A big topic in business today is the evolution of the new digital world. It is vital to businesses that want to continue being successful to recognize and adapt to the new trends. Companies will either take flight in the new age or dwindle and faze out. This holds true for nearly every industry as global business has become technologically advanced.
globalEDGE Blog - By Tag: business-(general)
In First, Break All the Rules, authors Marcus Buckingham and Curt Coffman explore what the world’s greatest managers do differently. Their conclusions are based on over 80,000 in-depth interviews of managers conducted by the Gallup organization. The book reveals that the world’s greatest managers differ in age, gender, and race, but seem to have one thing in common – they do not hesitate to deviate from the rules of conventional wisdom.
As companies become more global, it is important for management teams and boards to realize the effect that a company’s national culture can have on its performance. In their book, Fish Can’t See Water, Kai Hammerich and Richard D. Lewis argue that often management and boards are blind to their own culture, and may not realize the negative effects that culture can have on their company’s success. The book describes two different models of identifying how culture affects corporations, describes national cultures in seven different countries and how they affect corporations, and then walks through a series of case studies.
What makes a company great? Journalists, universities, think tanks, and CEO’s themselves have been trying to find the formula for decades. The rise of the multinational corporation has only increased the desire to find what makes a company great. With companies that are so large and have such diversified products, the variables that enter into the equation seem infinite. In the book Good to Great, Jim Collins attempts to identify what allows companies to make the leap from being a good company to being a great company.
One thing companies are always concerned with is productivity. How can managers increase their productivity? How can they increase their employees productivity? Companies along with scientists have spent huge sums of money trying to figure out the key to not only productivity but success—both on an individual and company wide level.
It is no secret that happy employees are more productive and overall better employees. Employees that identify as low well-being are seven times more likely to be absent from work and seven times more likely to be looking for a new job. This leads to an overall lack of productivity from what is known as presenteeism. Presenteeism is when employees physically show up to work but lack productivity because they may be having any multitude of personal problems.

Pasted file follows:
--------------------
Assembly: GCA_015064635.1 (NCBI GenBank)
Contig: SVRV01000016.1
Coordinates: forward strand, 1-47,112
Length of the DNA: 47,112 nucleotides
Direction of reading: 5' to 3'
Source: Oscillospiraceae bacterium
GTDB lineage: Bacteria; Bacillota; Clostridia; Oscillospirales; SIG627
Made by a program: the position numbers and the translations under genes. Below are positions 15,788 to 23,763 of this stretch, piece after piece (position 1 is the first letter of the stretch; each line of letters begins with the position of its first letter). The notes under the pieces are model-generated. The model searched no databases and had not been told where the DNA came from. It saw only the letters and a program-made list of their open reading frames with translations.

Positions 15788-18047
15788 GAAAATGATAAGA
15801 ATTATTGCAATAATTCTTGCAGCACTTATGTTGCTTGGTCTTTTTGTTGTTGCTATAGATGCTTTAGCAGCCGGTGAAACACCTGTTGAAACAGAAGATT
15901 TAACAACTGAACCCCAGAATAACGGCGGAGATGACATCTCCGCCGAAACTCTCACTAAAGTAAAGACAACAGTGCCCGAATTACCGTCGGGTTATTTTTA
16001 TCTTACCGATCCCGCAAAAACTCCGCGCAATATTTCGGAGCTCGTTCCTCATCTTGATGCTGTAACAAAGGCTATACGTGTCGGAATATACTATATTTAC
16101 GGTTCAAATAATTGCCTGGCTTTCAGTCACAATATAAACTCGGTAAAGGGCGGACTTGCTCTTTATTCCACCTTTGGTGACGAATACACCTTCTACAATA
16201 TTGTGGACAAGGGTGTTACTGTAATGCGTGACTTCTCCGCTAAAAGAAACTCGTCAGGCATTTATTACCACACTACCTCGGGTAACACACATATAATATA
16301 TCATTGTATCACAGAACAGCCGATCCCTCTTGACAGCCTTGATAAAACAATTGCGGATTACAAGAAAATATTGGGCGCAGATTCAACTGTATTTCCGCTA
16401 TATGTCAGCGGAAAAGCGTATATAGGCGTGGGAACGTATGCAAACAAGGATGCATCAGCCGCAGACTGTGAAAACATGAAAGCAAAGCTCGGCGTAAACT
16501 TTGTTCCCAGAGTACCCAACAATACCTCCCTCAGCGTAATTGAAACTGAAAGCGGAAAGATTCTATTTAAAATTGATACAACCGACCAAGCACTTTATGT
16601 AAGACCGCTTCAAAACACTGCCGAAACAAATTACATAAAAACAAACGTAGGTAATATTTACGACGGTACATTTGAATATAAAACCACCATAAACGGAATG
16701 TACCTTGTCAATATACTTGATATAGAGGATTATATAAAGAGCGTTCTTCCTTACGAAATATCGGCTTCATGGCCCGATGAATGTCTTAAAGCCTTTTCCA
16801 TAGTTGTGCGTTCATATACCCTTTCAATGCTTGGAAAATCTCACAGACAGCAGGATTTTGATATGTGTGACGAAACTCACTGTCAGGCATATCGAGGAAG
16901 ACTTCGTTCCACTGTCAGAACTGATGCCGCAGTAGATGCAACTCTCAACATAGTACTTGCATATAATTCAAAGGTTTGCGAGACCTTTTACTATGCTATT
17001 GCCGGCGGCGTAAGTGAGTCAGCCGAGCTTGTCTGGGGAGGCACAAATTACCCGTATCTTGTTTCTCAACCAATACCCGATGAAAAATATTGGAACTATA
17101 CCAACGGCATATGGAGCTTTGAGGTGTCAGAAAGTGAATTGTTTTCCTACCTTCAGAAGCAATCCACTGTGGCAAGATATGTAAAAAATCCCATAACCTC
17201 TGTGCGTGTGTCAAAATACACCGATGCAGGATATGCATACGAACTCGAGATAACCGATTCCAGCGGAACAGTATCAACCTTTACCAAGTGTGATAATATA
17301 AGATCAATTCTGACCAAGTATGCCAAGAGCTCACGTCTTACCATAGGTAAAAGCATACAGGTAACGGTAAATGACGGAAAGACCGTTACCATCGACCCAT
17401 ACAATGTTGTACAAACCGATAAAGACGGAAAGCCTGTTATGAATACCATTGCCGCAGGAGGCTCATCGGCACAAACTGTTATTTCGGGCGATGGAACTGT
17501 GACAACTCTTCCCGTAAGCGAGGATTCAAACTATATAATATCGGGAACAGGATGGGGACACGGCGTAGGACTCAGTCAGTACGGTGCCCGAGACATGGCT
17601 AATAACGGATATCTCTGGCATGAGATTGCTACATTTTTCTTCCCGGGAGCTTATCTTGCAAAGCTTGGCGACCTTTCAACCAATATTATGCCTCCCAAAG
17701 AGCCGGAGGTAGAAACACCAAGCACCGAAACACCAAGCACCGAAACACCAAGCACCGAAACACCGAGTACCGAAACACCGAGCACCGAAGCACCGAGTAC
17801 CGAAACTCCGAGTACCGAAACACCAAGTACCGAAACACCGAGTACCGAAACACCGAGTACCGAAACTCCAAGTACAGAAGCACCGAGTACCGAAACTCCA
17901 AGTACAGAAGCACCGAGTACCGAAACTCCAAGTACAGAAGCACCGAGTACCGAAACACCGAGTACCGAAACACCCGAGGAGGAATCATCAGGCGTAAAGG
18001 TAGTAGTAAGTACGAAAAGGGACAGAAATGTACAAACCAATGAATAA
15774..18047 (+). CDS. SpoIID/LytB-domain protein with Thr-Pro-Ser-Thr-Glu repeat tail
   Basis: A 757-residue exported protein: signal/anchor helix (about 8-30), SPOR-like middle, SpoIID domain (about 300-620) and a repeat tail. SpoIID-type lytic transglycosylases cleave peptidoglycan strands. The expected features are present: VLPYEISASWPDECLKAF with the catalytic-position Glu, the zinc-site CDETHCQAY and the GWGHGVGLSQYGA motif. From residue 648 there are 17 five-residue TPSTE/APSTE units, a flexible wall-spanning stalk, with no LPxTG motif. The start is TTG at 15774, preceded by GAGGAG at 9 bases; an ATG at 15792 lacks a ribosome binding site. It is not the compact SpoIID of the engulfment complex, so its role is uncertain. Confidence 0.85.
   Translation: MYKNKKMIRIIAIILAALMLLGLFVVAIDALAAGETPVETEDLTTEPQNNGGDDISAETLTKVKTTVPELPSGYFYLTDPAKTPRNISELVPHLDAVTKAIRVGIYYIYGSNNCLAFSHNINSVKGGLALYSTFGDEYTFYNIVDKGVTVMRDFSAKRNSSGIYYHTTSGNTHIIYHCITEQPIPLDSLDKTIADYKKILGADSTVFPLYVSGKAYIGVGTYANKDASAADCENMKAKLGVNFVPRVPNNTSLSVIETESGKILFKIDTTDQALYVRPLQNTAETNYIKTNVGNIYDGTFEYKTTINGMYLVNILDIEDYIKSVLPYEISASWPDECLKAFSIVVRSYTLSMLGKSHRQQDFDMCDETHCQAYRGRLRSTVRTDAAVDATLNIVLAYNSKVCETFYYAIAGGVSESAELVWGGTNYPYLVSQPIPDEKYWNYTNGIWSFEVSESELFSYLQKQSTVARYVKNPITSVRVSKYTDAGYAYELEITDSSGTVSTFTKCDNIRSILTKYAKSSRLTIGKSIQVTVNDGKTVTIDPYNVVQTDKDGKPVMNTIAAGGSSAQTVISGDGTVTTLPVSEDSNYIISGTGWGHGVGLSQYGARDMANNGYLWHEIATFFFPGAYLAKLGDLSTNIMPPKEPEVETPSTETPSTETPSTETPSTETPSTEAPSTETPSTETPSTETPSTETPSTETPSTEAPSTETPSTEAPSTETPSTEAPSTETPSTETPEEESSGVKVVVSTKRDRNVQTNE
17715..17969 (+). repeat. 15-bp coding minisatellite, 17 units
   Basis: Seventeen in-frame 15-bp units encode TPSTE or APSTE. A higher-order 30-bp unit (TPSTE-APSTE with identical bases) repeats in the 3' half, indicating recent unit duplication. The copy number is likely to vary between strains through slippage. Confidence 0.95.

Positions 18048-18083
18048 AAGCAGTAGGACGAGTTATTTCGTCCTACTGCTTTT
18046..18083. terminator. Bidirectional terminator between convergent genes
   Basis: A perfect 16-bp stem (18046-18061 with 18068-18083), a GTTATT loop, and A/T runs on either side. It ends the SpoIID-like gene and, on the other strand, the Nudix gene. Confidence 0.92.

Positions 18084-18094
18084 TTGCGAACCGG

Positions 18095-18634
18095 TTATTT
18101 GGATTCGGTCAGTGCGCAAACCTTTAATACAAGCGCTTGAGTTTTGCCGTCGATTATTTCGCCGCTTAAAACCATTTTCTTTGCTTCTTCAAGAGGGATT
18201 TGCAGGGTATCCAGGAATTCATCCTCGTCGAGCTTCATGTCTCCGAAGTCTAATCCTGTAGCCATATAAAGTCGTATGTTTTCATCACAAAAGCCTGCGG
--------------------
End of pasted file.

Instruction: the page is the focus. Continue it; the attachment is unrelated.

A topic becoming more and more popular in the business realm today is the differences of Generation Y, otherwise referred to as Millennials, and the rest of the workforce. The needs, wants, and leadership styles of Generation Y are drastically different from earlier generations; this is causing a great shift in the way businesses operate around the world. Generation Y is the generation born between the 1980’s and early 2000’s. Millenials are currently working in the business world and will continue entering for years to come. It is vital for companies everywhere to learn and adapt in order to retain Generation Y employees.
Pensions have become an increasingly talked about topic of late. With bankruptcies of cities, and most notably of Detroit, it is unsure whether people who worked their entire lives with the promise of a retirement will actually receive such. The trick with pensions is how does a company or city adequately plan for retirement costs decades into the future?
Imagine a company that cares profoundly about the well-being of its customers, treats its suppliers as part of the family, with the same care and love as it shows to its own employees and customers. Imagine a business where those who are lucky enough to be employed, rarely, if ever, leave and every employee is committed and passionate about their work.
If you’re saying to yourself, “not possible, unreal,” you're part of the majority. But, the management paradigm shift is catching on and it could turn the classic management style upside down.
On November 9th at the Business College Complex at Michigan State University, Eli Broad spoke to students of The Eli Broad College of Business about his views on business, philanthropy, and the future of education. Eli Broad funded the The School of Business at Michigan State University, and has continued to support his alma mater throughout his life. Through his many different careers he gained a vast amount of knowledge in many aspects of business, helping to facilitate his long and successful run in the business world.